Put on Your Oxygen Mask First

by Rozella Haydée White, LEAD Consultant

All of us have heard the metaphor often used when describing self care – put on your oxygen mask before helping another with their oxygen mask. Taken from the flight attendants’ instructions during the safety demonstration on flights, this example has long been held up as the way in which we should engage our own healing and wellness before engaging another’s.

I have found this to be an accurate and helpful description of how to approach my wellbeing, especially as a leader. Many of us know this – if we are unwell, it becomes difficult to nurture wellness around us – but so many of us don’t embody this way of being.

Whether it is about physical, emotional, or spiritual wellness, leaders are not modeling the “put your own oxygen mask on first” example of self care. Time and time again, I encounter leaders who give of themselves for their community, their call, and their vision. We give until we have no more to give, or in the words of Parker Palmer, we give that which is not ours to give and this leads to burnout.

Leaders set the tone for how their organization/community/culture deals with all sorts of issues. When we don’t model healthy self care and wellness practices, we do a disservice to our communities. Putting our masks on first is not a selfish act, it’s a responsible and loving one.

From a biblical standpoint, I always consider Jesus’ words to us in Matthew 11: 28-30 as an invitation to our self care:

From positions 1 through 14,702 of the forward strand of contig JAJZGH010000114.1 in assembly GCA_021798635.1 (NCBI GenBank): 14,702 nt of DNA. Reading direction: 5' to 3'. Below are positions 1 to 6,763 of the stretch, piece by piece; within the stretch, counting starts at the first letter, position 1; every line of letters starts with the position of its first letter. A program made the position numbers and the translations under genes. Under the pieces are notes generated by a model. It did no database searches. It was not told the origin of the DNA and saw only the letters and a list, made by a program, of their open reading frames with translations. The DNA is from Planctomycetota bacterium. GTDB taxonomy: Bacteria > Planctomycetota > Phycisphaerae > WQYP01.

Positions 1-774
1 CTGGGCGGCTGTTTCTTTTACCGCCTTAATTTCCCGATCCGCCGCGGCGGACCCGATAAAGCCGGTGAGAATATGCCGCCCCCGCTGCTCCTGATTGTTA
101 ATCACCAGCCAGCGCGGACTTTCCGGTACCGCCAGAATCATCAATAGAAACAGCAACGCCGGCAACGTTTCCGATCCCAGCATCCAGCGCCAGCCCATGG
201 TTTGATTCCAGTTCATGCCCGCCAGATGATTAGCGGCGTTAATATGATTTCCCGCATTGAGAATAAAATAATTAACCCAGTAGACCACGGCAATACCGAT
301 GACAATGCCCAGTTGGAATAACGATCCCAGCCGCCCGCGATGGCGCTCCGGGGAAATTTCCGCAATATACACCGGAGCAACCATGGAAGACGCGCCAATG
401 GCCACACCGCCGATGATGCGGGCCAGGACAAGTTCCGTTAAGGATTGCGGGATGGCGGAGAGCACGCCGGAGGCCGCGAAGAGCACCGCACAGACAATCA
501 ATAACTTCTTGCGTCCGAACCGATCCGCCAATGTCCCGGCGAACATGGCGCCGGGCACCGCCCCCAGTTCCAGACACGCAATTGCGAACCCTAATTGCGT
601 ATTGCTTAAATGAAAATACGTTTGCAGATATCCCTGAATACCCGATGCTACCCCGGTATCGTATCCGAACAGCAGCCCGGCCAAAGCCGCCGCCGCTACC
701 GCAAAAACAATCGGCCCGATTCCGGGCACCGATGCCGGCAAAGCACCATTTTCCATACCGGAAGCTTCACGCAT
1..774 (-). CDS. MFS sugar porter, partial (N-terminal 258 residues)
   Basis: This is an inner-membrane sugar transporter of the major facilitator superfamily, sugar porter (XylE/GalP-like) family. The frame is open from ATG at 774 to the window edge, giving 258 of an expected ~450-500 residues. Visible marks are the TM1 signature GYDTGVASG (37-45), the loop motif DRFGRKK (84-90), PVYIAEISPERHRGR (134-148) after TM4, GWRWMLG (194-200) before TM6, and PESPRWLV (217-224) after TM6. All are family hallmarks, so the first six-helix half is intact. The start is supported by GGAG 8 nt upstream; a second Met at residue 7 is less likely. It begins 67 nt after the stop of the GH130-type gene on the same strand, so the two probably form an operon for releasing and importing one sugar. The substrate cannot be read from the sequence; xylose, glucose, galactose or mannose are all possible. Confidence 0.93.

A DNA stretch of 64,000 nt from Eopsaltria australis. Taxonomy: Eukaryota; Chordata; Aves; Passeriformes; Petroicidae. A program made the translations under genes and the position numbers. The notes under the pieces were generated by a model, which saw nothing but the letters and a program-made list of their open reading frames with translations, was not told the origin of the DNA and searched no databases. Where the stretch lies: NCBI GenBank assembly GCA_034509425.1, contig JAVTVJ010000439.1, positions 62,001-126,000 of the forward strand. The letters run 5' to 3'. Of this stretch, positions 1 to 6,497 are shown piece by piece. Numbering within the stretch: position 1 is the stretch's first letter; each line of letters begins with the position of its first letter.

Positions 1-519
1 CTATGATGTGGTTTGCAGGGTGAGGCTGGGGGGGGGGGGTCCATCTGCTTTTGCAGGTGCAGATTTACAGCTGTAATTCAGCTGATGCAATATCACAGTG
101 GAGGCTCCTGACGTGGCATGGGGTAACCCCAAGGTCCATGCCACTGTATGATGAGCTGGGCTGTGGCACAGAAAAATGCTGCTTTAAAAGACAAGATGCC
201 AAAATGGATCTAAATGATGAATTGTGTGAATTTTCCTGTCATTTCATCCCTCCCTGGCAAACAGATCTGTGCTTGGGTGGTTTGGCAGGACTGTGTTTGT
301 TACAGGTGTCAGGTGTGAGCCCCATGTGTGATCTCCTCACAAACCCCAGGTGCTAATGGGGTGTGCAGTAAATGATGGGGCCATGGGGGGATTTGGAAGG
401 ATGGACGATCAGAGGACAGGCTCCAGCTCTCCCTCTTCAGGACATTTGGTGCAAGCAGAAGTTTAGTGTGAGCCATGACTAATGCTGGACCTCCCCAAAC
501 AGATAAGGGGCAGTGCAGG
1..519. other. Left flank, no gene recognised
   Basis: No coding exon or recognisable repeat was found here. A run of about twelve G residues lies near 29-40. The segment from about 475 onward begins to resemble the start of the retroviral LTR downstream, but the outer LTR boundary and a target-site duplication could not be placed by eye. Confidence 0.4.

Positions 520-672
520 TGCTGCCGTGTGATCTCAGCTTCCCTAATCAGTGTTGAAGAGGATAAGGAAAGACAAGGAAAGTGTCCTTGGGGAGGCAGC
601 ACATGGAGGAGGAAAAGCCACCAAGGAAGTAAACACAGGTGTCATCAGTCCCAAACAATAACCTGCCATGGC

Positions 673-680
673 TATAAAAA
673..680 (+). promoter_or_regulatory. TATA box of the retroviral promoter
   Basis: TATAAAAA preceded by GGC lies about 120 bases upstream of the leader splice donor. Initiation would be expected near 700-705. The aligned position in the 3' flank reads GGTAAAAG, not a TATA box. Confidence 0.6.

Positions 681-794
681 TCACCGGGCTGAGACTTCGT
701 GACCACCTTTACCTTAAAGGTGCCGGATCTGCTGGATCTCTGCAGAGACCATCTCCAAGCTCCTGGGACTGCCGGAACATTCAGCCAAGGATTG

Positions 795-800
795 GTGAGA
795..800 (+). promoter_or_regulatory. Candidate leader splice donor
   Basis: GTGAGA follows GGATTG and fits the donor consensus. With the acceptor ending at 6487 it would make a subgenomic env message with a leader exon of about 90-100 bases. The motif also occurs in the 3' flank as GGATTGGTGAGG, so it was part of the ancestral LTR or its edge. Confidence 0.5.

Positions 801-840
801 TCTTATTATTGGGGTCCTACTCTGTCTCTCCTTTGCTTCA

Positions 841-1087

Come to me, all you who are weary and burdened, and I will give you rest. Take my yoke upon you and learn from me, for I am gentle and humble in heart, and you will find rest for your souls. For my yoke is easy and my burden is light.

As faith leaders, we are invited to engage Jesus FIRST in order to be grounded and well BEFORE we engage our communities. Discipleship breeds holistic health and leads us to explore the ways in which Jesus nurtured health on the ministry journey. And this doesn’t preclude care that expands beyond the realm of spiritual health. It makes room for holistic health and wellness. We don’t just care for our spiritual health. We care for our entire being as we recognize that it is a gift from God and to do so is to honor who God is.

What would it look like for leaders to truly prioritize their well-being? Why is it important to provide members of your community examples for how to take time to care for their holistic health? How might it serve your community for you to speak about boundaries, wellness, and create a community of wellness – one that addresses the systems and behaviors that nurtures health rather than reacts to disease?

It really begins with us. This is leadership – embracing practices that exemplify wellness and embodying ways of being that nurture holistic health.

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